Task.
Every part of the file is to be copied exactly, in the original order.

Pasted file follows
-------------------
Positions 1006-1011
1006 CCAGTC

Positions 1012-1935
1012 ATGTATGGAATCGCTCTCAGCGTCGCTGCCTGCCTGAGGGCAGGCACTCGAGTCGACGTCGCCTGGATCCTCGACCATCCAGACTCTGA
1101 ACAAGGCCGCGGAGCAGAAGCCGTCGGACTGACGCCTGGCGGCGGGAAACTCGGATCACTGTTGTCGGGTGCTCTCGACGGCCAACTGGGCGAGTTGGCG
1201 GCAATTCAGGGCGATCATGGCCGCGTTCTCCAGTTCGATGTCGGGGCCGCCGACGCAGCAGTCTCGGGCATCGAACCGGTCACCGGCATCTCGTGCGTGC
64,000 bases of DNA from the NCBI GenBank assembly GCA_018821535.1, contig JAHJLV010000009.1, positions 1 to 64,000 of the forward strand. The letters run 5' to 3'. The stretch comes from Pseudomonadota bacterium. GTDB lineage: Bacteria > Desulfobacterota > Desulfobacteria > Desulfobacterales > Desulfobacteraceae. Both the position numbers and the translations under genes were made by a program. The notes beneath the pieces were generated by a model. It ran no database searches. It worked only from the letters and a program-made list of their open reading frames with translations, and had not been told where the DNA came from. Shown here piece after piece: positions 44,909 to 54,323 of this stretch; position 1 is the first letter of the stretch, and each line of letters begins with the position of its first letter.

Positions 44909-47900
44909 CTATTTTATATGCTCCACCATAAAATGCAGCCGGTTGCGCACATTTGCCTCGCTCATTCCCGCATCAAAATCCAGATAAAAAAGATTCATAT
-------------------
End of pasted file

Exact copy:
Positions 1006-1011
1006 CCAGTC

Positions 1012-1935
1012 ATGTATGGAATCGCTCTCAGCGTCGCTGCCTGCCTGAGGGCAGGCACTCGAGTCGACGTCGCCTGGATCCTCGACCATCCAGACTCTGA
1101 ACAAGGCCGCGGAGCAGAAGCCGTCGGACTGACGCCTGGCGGCGGGAAACTCGGATCACTGTTGTCGGGTGCTCTCGACGGCCAACTGGGCGAGTTGGCG
1201 GCAATTCAGGGCGATCATGGCCGCGTTCTCCAGTTCGATGTCGGGGCCGCCGACGCAGCAGTCTCGGGCATCGAACCGGTCACCGGCATCTCGTGCGTGC
64,000 bases of DNA from the NCBI GenBank assembly GCA_018821535.1, contig JAHJLV010000009.1, positions 1 to 64,000 of the forward strand. The letters run 5' to 3'. The stretch comes from Pseudomonadota bacterium. GTDB lineage: Bacteria > Desulfobacterota > Desulfobacteria > Desulfobacterales > Desulfobacteraceae. Both the position numbers and the translations under genes were made by a program. The notes beneath the pieces were generated by a model. It ran no database searches. It worked only from the letters and a program-made list of their open reading frames with translations, and had not been told where the DNA came from. Shown here piece after piece: positions 44,909 to 54,323 of this stretch; position 1 is the first letter of the stretch, and each line of letters begins with the position of its first letter.

Positions 44909-47900
44909 CTATTTTATATGCTCCACCATAAAATGCAGCCGGTTGCGCACATTTGCCTCGCTCATTCCCGCATCAAAATCCAGATAAAAAAGATTCATAT